Which recent M&As have been significant in this sector and why? 

As stated above, M&A in the renewables sector is often driven by oil and gas companies trying to broaden the spectrum of their assets. This is usually because of two reasons: governmental pressures to reduce their emissions, or pressure from investors to have a more diverse and therefore safer range of assets.

Unsurprisingly, two of the biggest deals of 2022 were both acquisitions by British oil major BP, which paid more than £10bn ($12.8bn) for a minority stake in the Asian Renewable Energy Hub in Western Australia, and over £3.5bn for the US renewable natural gas (biomethane) operator Archaea Energy.

Also in 2023, one of the biggest recorded deals was US gas company Sunoco acquiring NuStar Energy, a distributor of crude oil and renewable fuels, for $7.3bn.

Interestingly, another deal of note that took place in 2023 was the Government of Germany acquiring a power grid unit from the Dutch state-owned operator TenneT Holding. The aim was for Germany to strengthen its transmission system, as part of the country’s energy transition plan. The deal was estimated to be around $21bn.

What are currently the main drivers of M&A in the energy transition sectors? 

One of the main drivers is, of course, the threat of climate change and the imperative to reduce emissions. Therefore, companies that would lack the sector expertise, or the capital to start their own projects, choose the M&A path. By acquiring existing projects, companies can bypass some of the initial development challenges and rapidly expand their capacity in a manner that is more financially viable and time-efficient.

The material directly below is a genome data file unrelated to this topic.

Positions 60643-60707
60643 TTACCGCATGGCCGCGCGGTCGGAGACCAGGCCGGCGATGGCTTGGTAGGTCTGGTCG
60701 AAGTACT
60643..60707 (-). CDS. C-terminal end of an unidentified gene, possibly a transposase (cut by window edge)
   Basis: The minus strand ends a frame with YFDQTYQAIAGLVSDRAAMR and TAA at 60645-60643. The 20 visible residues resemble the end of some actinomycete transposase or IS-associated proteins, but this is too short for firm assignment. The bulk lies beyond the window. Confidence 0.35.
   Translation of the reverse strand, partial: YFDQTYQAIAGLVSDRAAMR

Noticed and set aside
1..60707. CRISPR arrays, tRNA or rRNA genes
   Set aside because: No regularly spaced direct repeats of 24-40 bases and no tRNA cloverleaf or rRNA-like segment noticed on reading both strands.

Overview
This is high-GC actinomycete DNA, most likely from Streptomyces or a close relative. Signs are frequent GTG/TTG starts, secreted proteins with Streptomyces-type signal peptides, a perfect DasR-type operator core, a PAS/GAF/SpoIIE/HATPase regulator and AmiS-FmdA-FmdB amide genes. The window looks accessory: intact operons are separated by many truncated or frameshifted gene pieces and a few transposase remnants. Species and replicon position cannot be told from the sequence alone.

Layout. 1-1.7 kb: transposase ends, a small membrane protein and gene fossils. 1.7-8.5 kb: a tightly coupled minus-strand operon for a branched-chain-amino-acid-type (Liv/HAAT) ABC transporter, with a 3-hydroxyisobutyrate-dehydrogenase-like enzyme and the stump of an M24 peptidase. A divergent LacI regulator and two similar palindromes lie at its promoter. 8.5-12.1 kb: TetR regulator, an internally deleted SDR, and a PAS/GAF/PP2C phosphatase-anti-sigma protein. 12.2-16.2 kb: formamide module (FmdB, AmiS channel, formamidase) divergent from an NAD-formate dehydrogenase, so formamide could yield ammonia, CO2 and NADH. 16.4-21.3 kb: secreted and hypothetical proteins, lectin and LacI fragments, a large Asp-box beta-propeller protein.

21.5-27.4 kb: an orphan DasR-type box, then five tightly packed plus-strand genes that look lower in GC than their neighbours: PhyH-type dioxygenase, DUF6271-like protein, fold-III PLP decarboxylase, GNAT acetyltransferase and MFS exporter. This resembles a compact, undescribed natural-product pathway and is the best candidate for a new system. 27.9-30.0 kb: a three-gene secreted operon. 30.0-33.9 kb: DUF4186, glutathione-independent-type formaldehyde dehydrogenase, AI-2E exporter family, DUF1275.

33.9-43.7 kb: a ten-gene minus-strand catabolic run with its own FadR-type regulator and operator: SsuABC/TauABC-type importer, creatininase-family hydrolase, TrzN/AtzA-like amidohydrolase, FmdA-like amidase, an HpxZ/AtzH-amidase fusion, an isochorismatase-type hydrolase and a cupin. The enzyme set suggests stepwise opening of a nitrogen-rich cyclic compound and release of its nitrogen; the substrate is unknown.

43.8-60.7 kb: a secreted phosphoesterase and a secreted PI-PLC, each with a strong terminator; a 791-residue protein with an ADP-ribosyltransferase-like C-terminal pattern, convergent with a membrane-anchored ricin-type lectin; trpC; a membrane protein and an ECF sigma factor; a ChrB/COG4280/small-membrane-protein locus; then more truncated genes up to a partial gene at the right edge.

Moreover, technology advancements have meant that renewable energy technologies have successfully been able to lower the levelized cost of energy (LCoE), therefore becoming more lucrative and more appealing to investors.

Finally, one of the greatest drivers is governmental support: whether through tax incentives, subsidies, a more encouraging regulatory framework or favourable policies, these factors will determine whether private companies will invest in renewable energy or not.

Even though M&A activity decreased in 2023, overall investment and appetite for developing new renewable projects are staying strong. In fact, GlobalData analysis shows record investment across all major sources of renewables in 2023, collectively reaching nearly $500bn. Moreover, global investment in the energy transition space hit a record of $1.8trn, climbing 17% from the previous year. This could mean that companies are choosing to invest in greenfield projects, instead of acquiring pre-existing companies in this space.

In terms of M&A in renewable energy, it is hard to predict whether deal activity will go back to 2022 levels. There is a lot of geopolitical uncertainty, on a global level, due to the ongoing conflicts in Ukraine and Gaza, as well as elections looming in many countries. Governments will aim to keep fuel prices down and invest in renewables to acquire security of supply.

Whether oil and gas companies will set decarbonizing targets or go back to investing heavily in renewables will also be dictated by how strict governments’ policies or generous their incentives will be.

The Energy Transition M&A: Key trends and predictions in the run-up to 2030 webinar on 20 June will delve into the energy transition sector, unpacking recent deals while looking to potential developments over the next decade.